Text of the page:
Magazine article The Times Higher Education Supplement : THE

Irish Teacher Failed to Foresee His Fate: Letters[1]

Magazine article The Times Higher Education Supplement : THE

Irish Teacher Failed to Foresee His Fate: Letters[1]

Article excerpt

"I wouldn't be where I am today ..." prompted me to reflect on my own experiences of school. In so doing, I realised that the greatest impact on my own education (a lifelong process that never ends but is abandoned only at death) occurred neither at school nor university.

True, my grammar school had enabled me to pass A levels, but much of the learning was by rote. At university, my experience was never wholly satisfactory: for example, I recall in a third-year politics tutorial being told by my tutor (later a vice-chancellor): "Somerton, why don't you go down a coal mine?" The comment was presumably "inspired" by the fact that my background was working class.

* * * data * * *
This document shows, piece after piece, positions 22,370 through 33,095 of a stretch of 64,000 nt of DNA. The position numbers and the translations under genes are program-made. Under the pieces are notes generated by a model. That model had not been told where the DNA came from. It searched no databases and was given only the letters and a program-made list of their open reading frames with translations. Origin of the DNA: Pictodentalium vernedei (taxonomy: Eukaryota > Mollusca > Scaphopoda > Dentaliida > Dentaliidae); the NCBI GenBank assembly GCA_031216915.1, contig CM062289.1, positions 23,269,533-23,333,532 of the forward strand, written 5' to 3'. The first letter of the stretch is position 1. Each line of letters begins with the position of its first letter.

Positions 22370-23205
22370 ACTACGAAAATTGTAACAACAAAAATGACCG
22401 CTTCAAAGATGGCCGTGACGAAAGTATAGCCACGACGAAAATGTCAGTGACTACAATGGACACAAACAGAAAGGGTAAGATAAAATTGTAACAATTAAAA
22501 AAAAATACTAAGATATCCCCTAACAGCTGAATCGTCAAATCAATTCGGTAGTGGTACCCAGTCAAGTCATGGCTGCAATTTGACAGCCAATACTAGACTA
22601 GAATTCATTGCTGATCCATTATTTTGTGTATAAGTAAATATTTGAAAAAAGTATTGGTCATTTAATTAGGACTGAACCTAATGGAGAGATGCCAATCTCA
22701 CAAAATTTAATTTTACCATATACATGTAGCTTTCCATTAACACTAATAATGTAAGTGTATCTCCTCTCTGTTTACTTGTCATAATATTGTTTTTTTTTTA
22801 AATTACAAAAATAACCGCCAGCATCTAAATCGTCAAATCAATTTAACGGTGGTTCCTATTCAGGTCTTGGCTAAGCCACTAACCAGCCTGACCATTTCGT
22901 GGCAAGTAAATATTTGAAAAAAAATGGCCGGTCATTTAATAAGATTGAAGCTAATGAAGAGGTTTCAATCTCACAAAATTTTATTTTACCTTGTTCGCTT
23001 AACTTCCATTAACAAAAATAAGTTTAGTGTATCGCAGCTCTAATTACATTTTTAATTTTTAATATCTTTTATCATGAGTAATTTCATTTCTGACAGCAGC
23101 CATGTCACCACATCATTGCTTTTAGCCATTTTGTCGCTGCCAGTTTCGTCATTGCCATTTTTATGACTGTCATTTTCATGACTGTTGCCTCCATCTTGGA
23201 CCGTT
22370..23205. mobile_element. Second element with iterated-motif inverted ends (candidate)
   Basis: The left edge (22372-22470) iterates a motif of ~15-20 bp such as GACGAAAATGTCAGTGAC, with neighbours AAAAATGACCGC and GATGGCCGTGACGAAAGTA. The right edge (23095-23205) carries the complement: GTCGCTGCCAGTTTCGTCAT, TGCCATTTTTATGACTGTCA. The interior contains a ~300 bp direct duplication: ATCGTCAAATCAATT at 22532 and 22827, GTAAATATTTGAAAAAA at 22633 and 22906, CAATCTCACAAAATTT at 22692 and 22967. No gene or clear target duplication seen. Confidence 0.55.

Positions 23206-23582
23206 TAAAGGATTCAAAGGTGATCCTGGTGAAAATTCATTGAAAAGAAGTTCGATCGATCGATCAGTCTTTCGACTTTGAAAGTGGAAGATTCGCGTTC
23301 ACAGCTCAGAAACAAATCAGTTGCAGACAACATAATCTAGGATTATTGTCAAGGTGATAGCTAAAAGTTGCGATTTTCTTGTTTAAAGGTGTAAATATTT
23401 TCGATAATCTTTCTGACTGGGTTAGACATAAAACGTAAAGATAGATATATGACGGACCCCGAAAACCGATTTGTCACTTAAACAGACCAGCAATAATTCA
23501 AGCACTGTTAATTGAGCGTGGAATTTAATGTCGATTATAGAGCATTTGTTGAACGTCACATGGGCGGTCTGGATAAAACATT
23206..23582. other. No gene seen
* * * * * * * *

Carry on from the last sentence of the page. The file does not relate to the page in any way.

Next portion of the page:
Having graduated from the University of Manchester with a degree in economics and politics, from 1964 I worked for 11 years for the Workers' Educational Association. It was only at the onset of my teaching career that my real education began.

A memorable example of this process occurred in a trade union evening class I was teaching in the late 1960s. We were discussing the impact of inflation on wages and I had referred to the movement of the retail prices index. Someone in the class asked me, what was the RPI? …

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